As I metioned in my last note, there are other inexpensive programs
    available that are simple to use and are better than that available with
    the Lego kits.

    The great thing about stopmotion is that kids can use their own toys
    i.e. action figures dolls, clay whatever, and get quick results. Of
    course you can make your movies progressively complex as you gain skill.

    Many young film makers start with animation. I'm surprised that Seattle
    Eric, whose main business is animation, wouldn't recognize the learning
    potential available in animation.

    Incidentally, my main business is not animation, but I am currently
    creating a stopmotion animation film for NHK television here in Tokyo.


    Geoff, Aug 12, 2003
  6. Learn to tell a good story !!!!!
    Bob Boccaccio, SOC, Aug 12, 2003
  7. Ted Shoemaker

    MSu1049321 Guest

    the photomatic sugggeston (a series of stills from a regular camera) is an
    exceelent start: I have fond memories of re-enacting a Dracula story with my
    bro and sis and an instamatic camera, about 36 years ago... the cartridges only
    had 24 shots, so, including a shot for title and one for credits, we had up to
    20 stills to make our story. With bad takes and camera bobbles, we wound up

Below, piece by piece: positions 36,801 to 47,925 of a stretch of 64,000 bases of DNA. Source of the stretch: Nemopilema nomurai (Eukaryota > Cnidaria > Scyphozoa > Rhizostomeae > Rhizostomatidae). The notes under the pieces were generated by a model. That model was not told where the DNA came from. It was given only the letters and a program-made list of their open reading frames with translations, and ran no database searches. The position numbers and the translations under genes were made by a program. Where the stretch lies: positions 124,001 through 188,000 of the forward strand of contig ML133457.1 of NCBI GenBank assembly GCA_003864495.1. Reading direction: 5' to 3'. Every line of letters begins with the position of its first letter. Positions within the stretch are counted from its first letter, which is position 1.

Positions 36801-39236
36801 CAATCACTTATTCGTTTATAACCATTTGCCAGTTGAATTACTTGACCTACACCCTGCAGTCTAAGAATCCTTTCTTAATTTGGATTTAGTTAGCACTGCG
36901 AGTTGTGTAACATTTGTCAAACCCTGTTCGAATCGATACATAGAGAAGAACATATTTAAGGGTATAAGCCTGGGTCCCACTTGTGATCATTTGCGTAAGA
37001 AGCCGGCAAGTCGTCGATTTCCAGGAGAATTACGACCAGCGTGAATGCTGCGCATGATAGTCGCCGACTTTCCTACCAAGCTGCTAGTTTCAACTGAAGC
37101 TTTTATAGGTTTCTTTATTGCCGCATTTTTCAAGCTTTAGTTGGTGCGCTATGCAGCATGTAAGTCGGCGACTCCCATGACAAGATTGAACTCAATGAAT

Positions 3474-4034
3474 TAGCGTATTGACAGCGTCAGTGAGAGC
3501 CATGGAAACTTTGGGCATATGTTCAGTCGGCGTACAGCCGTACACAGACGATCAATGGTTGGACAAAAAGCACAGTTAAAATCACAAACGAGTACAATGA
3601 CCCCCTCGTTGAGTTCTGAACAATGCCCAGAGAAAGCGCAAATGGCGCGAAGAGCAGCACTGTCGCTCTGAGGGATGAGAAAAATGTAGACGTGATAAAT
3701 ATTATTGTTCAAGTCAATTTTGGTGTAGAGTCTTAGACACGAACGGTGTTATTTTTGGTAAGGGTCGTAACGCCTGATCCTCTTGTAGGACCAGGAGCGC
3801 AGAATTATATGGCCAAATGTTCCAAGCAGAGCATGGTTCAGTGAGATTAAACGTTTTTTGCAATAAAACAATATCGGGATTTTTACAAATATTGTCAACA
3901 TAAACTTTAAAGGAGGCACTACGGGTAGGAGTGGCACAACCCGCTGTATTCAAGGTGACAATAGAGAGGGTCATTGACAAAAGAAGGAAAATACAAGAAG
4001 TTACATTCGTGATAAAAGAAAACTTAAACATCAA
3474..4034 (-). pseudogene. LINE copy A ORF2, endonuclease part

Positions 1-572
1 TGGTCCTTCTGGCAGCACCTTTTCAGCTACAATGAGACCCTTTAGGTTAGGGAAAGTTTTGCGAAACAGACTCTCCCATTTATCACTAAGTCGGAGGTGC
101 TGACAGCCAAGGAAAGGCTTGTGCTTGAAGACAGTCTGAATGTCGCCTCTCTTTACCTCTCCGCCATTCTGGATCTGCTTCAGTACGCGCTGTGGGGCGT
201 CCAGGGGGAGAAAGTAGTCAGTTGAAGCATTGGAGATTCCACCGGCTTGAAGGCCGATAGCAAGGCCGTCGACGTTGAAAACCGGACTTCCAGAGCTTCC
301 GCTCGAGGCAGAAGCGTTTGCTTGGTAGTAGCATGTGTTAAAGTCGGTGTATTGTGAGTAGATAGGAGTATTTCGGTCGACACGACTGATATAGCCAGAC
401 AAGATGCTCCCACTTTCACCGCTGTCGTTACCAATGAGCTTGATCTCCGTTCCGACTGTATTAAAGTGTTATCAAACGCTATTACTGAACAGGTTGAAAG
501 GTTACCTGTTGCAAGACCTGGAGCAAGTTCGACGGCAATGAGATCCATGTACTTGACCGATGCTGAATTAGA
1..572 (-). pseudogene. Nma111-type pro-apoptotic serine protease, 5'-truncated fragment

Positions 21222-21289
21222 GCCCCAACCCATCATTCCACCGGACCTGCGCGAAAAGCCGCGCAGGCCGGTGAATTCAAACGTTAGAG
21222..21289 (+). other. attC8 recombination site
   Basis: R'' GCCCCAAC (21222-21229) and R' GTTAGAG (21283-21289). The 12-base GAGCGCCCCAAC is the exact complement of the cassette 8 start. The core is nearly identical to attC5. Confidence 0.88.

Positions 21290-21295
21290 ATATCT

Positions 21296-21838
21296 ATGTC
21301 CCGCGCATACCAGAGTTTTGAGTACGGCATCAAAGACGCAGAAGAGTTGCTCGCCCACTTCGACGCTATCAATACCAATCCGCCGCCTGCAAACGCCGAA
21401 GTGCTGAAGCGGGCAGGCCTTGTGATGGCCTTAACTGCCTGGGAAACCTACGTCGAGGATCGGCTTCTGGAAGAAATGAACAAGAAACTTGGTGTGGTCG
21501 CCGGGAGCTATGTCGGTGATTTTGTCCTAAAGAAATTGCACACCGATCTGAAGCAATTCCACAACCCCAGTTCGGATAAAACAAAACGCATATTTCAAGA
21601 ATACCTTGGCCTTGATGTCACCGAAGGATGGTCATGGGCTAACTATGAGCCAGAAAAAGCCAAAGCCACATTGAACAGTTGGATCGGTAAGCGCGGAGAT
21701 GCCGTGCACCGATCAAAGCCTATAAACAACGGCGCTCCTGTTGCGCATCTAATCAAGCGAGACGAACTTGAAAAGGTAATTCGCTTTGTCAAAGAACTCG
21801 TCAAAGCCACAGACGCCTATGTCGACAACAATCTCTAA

with about 14 good frames, and it was intersting that back then we were doing
    non-linear editing on a desktop... so to speak... by sliding the stills around
    on the top of dad's desk, we could put parts of the story into order in the
    best way. With the cheap (under 40 bucks) digital stills cams you can buy
    today, that can hold up to 200 shots, you could do this up in quite some
    detail, and you can frame them as movie stills for a video storyboard, you
    could import them into something like boederbund kidpix (very cheap) or even
    powerpoint, and add music, voiceover, effects, etc. I would say let the kids
    do this for a summer project, then they will be more prepared for the concepts
    of video editing. This method is the cheapest way to teach good skills and
    habits in storytelling and composition, in a speedy way. Then they can graduate
    to real videos and will have less frustration and better success, because they
    have some fundamentals in story, framing, acting, editing, sound, dialog,
    composition, graphics, lighting, art direction... heck, they could make the
    images into their own comic book and show and tell it at school!

    If you just give them the video camera to start out with, it quickly becomes
    frustrating and they get bored and/or get into big fights while they try to
    figure out all the steps and their order and who should do what... start
    small, haikus before sagas.
    MSu1049321, Aug 13, 2003
  8. Good ideas. Thanks to all who responded.

    Ted Shoemaker
    Ted Shoemaker, Aug 13, 2003
  9. Ted Shoemaker

    Geoff Guest

    And you've nailed it. At a young age the one of the most important
    things is that you have fun while you're learning something.

    Geoff, Aug 14, 2003